24 - 40 hours in the New Mexico desert. 45+ pound pack. Rattlesnakes. Dehydration. Getting hooded and handcuffed to a tree. Does that sound like fun to you? Well it does to me and my teammate, John Murphy. We'll be competing in the 24 hour Sniper Adventure Challenge over the July 4th weekend, and those things plus other unknown challenges await us.
John has been doing triathlons, bike racing, adventure races and canoe races at a competitive level since high school. We met through adventure racing in 2003 when I moved to Denver from Austin, Texas. I had been doing adventure races and canoe races for some time, and we quickly became friends. Since that time we've done a number of longer adventure races, two bouts of the Texas Water Safari, a Goruck, and the Spartan Death Race together. Two years ago, John got me interested in long range shooting competitions. I've always enjoyed shooting rifles, so the thought of competitions centered around shooting sounded like fun. Although the formats vary, most involve having to travel over various terrain to areas where you have a limited amount of time to locate, range, and engage metal targets. At distances of 300 - 1000 yards, this can be relatively difficult for a novice like me.
In 2011, John convinced me to enter the Competition Dynamics Team Challenge. This was a three day stage race involving shooting at targets in various scenarios. We had such a great time, that when CD announced it was going to run an adventure race in 2012 with shooting, it seemed like the perfect match for us. The race was in northern Utah in late July. I can honestly say that it was one of the harder races I've ever done, but it was also the most fun I've ever had at an adventure race. Not only were there six different shooting stages for both pistol and rifle (one pistol stage at night), but there were special challenges we had to overcome to gain additional points. The hardest challenge was the first, where they had us carry a 100 pound duffle bag full of rocks 3-4 miles towards the first checkpoint. Adding the 100 pounds to our already heavy packs was a real crusher for a lot of teams. We had to solve a math problem involving two buckets of water. We did a tyrolean traverse at night with our full 45-50 pound packs. At a signal challenge we had to send a signal to someone a few miles away at the top of another hill. Another challenge found us having to break a code they provided. Our favorite challenge was the "escape and evade". Both of us were hooded. My hands were duct taped around a tree. John was handcuffed, and our packs were chained up with a padlock. We had 15 minutes to get out of our bindings and pick the lock to the packs. Although we quickly got out of our binds, we couldn't pick the lock. Add to all those challenges about 40 miles of hiking some of the steepest terrain you can imagine while trying to locate various checkpoints. It was a tough race. At the end of the 24 hours, John and I ended up 2nd overall - missing first place by only 18 points out of over 2460 points that the first place team received.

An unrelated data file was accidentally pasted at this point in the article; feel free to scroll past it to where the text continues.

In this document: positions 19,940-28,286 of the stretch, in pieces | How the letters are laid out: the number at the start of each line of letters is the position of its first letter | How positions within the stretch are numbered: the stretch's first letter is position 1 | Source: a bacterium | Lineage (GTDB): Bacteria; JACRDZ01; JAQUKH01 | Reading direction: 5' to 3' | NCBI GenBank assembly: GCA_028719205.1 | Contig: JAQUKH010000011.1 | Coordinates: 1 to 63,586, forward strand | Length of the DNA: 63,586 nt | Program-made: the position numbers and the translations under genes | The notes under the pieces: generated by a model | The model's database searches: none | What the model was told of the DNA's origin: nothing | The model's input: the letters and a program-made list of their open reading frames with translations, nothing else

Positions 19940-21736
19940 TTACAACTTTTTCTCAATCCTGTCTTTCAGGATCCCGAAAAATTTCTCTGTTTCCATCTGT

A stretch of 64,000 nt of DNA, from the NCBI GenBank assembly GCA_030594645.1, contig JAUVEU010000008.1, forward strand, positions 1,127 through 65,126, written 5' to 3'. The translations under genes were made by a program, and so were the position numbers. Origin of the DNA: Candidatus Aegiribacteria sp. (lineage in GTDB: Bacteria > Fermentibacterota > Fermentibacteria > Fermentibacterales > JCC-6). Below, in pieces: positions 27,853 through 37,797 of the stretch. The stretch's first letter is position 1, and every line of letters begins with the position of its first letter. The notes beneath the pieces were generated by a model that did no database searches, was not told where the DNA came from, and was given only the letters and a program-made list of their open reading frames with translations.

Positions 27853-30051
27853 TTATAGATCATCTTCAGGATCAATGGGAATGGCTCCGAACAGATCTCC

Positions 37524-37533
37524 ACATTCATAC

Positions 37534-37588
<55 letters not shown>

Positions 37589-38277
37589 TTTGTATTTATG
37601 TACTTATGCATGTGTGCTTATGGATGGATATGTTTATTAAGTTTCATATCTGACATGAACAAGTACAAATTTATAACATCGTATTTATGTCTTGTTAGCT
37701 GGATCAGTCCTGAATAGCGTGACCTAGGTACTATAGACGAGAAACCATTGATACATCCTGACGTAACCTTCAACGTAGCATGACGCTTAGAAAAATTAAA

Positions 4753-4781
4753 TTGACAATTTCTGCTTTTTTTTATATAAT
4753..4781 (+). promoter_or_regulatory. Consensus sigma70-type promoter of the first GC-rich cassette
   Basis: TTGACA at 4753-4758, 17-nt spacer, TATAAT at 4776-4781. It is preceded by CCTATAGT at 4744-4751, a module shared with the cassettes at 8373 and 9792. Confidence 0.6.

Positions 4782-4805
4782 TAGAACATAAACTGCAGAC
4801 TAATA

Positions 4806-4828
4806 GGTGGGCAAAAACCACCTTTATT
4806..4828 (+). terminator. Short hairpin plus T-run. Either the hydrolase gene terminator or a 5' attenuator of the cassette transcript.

Our goal this year is to improve on our performance from last year. We would like to shoot better as we were in the bottom half of last year's competitors. I made a few navigation errors last year as well, so hopefully we can have a cleaner race from that perspective. We don't hold any illusions that we'll win this year. Most of the teams that are competing are current or former military - Rangers, Delta Force, Marine Recon, etc. Those guys are tough, they can shoot very well, and they have a lot of real world practice navigating. In order to improve on our chances, we've been practicing our shooting more than last year. John has done several practical shooting matches as well. I've worked more on my navigation skills through doing as many orienteering meets as possible. We've been doing quite a bit of rucking with heavy packs as well.
Many people will think we're crazy for doing an event like this. For some reason, most people tend to think that anything more than a two hour bike ride, a half marathon, or a ten mile hike is extreme. John and I are part of a very small group of folks who enjoy the physical, mental, and emotional challenges that come with pushing yourself beyond what is considered normal or "acceptable" by the general population. By pushing ourselves beyond what our bodies and minds tell us we can do, we learn a bit more about ourselves and what we're capable of. In just a few days I have a feeling we're going to be doing a whole lot of learning about ourselves...
Good luck guys!